5 Tips for Small to Medium-Sized Businesses To Incorporate Design Thinking Into Their Business

Design thinking is relatively new for small to medium-sized organizations. It can be overwhelming at first, especially if your organization is unfamiliar with the methodology, and if you already feel like you may lack the resources to take on anything new.

That said, design thinking is essential for businesses that want to ensure they are adaptable and able to grow in highly competitive markets. Adaptability is often the differentiator between companies who grow and succeed and those who stagnate and fail. Design thinking is both possible and accessible for small to medium-sized businesses, and below we have outlined some tips to get you started.

To start using design thinking in your organization, you must first understand the tools available to understand your clients better. After gaining a deeper understanding of your end-clients using the empathize phase of design thinking, you can identify how to create additional value for them. You will also be able to pinpoint what they value and don’t value – enabling you to zero in on only what is valuable to them (often saving time and money while increasing revenue/delivery/adoption).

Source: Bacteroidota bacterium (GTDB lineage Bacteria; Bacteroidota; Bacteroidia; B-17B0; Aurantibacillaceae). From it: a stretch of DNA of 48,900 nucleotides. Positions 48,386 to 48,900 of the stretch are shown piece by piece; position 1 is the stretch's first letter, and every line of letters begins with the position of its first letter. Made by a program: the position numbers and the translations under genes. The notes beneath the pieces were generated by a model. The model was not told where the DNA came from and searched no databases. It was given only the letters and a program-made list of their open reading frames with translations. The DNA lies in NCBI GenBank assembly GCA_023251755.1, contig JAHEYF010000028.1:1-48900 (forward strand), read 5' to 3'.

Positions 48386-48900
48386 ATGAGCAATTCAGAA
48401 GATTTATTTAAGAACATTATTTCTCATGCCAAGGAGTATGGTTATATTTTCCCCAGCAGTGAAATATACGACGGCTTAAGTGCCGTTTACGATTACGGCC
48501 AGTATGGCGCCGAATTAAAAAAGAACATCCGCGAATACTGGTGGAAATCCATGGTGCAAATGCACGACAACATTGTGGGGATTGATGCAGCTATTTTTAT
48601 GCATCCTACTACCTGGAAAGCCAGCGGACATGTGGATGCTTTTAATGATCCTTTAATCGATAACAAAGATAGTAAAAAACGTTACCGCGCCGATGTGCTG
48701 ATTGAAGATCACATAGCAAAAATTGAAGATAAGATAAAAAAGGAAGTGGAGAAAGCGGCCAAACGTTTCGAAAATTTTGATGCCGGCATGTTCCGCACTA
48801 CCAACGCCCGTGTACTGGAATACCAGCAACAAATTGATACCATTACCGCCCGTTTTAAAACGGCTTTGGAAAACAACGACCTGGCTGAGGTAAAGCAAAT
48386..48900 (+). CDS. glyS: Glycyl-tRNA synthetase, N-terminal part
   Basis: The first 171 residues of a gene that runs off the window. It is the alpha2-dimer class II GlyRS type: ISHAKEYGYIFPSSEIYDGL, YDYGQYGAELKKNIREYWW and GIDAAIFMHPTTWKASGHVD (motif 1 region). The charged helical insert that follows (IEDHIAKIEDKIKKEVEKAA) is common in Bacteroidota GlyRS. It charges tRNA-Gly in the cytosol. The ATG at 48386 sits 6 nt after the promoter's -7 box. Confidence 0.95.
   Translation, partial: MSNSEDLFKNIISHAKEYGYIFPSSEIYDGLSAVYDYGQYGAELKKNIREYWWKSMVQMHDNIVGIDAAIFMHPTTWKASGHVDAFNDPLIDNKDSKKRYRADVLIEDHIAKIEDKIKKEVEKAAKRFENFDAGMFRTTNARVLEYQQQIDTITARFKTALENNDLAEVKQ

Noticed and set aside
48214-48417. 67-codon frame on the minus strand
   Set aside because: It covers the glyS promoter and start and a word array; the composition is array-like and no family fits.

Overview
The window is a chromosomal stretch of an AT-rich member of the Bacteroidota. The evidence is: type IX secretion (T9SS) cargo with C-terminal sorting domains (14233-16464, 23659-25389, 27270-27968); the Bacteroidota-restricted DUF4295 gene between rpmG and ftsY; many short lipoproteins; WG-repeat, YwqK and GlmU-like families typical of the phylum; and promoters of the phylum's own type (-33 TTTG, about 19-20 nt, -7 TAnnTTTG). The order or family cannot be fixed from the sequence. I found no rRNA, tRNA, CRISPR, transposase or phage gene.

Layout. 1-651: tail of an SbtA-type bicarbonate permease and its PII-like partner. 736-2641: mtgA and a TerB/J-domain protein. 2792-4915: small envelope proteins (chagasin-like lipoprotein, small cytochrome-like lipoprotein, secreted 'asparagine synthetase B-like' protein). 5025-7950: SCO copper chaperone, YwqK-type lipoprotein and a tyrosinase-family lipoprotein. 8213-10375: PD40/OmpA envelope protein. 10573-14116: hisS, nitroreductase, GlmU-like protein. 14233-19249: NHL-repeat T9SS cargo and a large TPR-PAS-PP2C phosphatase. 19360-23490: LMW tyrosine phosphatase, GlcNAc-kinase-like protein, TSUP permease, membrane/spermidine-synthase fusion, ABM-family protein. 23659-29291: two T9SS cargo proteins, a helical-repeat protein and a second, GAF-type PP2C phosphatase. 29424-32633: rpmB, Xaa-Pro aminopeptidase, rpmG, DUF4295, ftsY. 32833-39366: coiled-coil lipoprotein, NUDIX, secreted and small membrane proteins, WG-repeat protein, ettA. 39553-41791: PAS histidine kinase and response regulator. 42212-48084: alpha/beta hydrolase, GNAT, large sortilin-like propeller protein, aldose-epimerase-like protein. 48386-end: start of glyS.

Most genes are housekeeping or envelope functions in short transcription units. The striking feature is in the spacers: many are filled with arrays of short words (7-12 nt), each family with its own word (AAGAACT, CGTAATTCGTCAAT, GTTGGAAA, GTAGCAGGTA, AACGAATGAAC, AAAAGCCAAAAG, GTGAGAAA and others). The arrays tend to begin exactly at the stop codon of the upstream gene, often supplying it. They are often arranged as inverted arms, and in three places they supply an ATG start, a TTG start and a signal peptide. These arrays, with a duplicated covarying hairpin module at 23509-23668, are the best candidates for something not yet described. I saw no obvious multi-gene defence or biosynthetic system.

Here are our five tips for small to medium-sized organizations to start using design thinking:

  1. Start Small: Apply design thinking to a small project. As you and the organization get more comfortable with the methodology and understand the results and behavioral change that design thinking can produce, you can then start applying it to larger projects.
  2. Spread the Word: Once the empathize phase is complete, and you have gained a deeper understanding of your end-clients, from marketing to operations to HR, ensure everyone in the company knows who those clients are. This information will shape the strategy of each business line and allow them to keep the end-client in mind as they make decisions.
  3. Recognize Lesser-Known End-Client Groups: Develop personas of customers that the business doesn’t know as well. Oddly enough, many companies have client groups that may not be as well-known or understood. It’s great to have them as clients, but maybe you don’t quite know them as well as the other groups or your typical clients. Take time to empathize with them – develop personas, empathy maps, and journey maps – so going forward; you can further build out this client base and increase retention of that group.
  4. Target New Client Groups: To set your business up for growth – develop personas of the type of clients you don’t currently have but would like to target. If you are looking to expand your reach into a new client base, this is an essential part of your strategy.
  5. Keep Your Best Clients Happy: Develop personas of your most important client groups (whether this group of clients is essential for growing the business or they provide the most profit) and identify areas where you can improve retention and client satisfaction.

 

Recognizing that design thinking will help you understand your customers better is key to driving business success. The better you know your customers, the more you will be able to ensure you are not only meeting their needs but also anticipating them. You will be able to deliver more value to them, which ultimately increases their satisfaction with you, their stickiness to your business, and potentially their spending with you.